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Detroit Lions Play of the Week: Breaking down Darius Slay’s TD-saving tackle

Effort + Speed = Win.

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Carolina Panthers v Detroit Lions Photo by Leon Halip/Getty Images

The width of a football field is 53 and 13 yards, or 160 feet. It’s rare that two players on the opposite sidelines will interact with each other on a single play. That distance is just way too far to make up, and there’s usually someone on the other half of the field that will make the play anyways.

Watch closely in any NFL game, and you’ll consistently see players on one side of the field stop moving when the play goes to the other sideline. Players give up, because they’re out of the play and even a full effort to catch a player is typically just a waste of energy you may need later. No coach will ever teach a player to give up, but it happens all the time.

Detroit Lions cornerback Darius Slay wasn’t exactly 53 and 13 yards away from Panthers rookie D.J. Moore when the talented receiver wrestled a ball away from undrafted cornerback Mike Ford and broke away, but it’s safe to say it was at least 50 yards—or let’s just say 150 feet. Moore was already turning upfield. Slay was flat-footed.

Didn’t matter. Slay caught him.

Moore broke through arm tackles attempts from Ford and safety Glover Quin, then outmaneuvered Nevin Lawson and Tracy Walker. He beat linebacker Jarrad Davis in a footrace, and Quandre Diggs wasn’t going to catch him.

Didn’t matter, Slay caught him.

Eight months ago, D.J. Moore clocked in with a 4.42 40-yard dash at the NFL Combine, the fifth-best among receivers in the 2018 draft class.

Didn’t matter. Slay caught him.

What did matter was that Slay did, indeed, catch him. The Detroit Lions managed to barely hold off a Panthers touchdown on the drive, which would have been good enough. Slay prevented a touchdown for a field goal try; that’s a significant four-point difference. But Graham Gano succumbed to the Lions’ Voodoo magic and doinked the short field goal attempt off the left upright. That’s not a four-point difference, that’s a six (maybe seven) point difference.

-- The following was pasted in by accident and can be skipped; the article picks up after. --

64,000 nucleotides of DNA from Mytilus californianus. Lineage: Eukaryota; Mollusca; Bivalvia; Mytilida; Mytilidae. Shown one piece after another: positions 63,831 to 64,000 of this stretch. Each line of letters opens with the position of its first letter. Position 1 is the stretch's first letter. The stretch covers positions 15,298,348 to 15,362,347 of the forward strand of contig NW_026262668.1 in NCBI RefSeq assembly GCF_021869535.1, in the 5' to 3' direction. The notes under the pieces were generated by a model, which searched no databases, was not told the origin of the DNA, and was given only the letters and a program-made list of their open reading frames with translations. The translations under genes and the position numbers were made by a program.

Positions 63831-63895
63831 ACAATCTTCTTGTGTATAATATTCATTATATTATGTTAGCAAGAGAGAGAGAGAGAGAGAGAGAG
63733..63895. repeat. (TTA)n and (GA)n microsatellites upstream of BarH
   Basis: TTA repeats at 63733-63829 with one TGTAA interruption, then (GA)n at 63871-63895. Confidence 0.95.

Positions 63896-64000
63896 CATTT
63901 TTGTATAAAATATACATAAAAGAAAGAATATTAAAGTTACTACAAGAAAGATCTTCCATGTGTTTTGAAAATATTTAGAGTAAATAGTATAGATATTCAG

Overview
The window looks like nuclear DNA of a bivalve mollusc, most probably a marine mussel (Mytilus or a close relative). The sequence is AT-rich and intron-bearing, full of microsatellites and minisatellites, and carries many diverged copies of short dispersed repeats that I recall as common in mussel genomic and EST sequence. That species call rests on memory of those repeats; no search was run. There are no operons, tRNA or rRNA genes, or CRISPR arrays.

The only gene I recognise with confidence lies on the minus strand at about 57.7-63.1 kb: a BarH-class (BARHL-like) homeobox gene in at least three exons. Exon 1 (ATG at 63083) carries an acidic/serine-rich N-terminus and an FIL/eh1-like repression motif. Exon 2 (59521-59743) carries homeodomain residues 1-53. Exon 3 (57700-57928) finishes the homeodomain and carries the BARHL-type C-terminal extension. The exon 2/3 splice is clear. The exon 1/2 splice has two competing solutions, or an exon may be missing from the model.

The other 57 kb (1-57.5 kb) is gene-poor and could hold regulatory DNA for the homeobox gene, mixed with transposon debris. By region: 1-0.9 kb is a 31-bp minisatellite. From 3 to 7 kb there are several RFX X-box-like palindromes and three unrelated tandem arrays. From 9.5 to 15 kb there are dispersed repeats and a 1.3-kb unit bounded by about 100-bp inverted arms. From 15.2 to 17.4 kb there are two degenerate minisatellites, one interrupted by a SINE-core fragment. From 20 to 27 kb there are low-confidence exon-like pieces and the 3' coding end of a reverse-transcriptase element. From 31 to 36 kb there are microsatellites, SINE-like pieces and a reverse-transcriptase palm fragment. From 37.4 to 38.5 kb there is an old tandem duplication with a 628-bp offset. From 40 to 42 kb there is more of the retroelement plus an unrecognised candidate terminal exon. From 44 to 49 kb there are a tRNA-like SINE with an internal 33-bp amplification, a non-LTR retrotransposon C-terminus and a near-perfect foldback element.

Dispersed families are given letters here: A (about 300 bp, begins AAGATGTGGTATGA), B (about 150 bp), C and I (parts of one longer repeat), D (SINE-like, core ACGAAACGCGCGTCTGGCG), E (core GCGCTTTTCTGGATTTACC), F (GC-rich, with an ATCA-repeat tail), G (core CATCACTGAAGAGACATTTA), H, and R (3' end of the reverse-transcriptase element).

We weren’t the only ones to note Slay’s hustle play. The effort resonated across the Lions’ sideline and inspired several of his teammates. Here’s what they were saying after the game:

Head coach Matt Patricia:

“That’s a huge play, that’s a great effort play. You know, I mean great hustle, great pursuit, that’s a really fast guy that he’s chasing. Fortunately, we’ve got a faster guy for that moment. So just, we don’t want to quit, we want to keep going, we want to tackle him and just give us a chance to try to get out of a bad situation.”

Safety Tracy Walker:

“It’s definitely a little bit of a confidence booster. It definitely kind of gives the defense another chance to basically make stops, to get a stop and we ended up getting a stop. So, it definitely benefited us in the long run. So, with that being said, it just helped us. Like I said, it gives us another chance to make plays.”

Cornerback Mike Ford (via this excellent article from Chris Burke of “The Athletic.” Read it now):

“After that play,” Ford said, “you hear everyone on defense like, ‘Come on, man, come on, we gotta be tough, let’s make this stop, let’s stand up. They’re not getting anything.’ It just brings us together.”

Cornerback Nevin Lawson (from that same “The Athletic” article. READ IT, DUMMY.)

“That’s why it’s a game of inches and you never stop fighting. I’m just proud of my dog (Slay), he come out here and he grinds all the time, he plays hard for us and we try to do the same. That was a big play by him. That’s why we call him ‘Big Play Slay.’”

Slay himself (via 97.1 The Ticket):

“Just trying to get an extra play because you know anything can happen, just like a missed field goal after that. That comes from me hustling, trusting our defense, trusting our team to stop the ball, and that’s what we did.”

Linebacker Devon Kennard:

It’s easy for fans to sit back watching a 3-6 team and casually throw around accusations that the players have given up or that they don’t believe in Matt Patricia any more. Hell, earlier in the week, Slay even said he wouldn’t have run practices outside like Patricia did. But disagreement does not mean there’s isn’t still mutual respect, and losing games does not mean losing players.

It’s unfair for fans to really ever question a players’ effort, being unaware of the months and months of preparation that goes into getting into football shape and the hours and sleepless nights spent scouring over tape and playbooks to get ready for an upcoming opponent. But even overlooking all of that, Darius Slay put it on tape. He hustles. He cares. And he’s hella fast.

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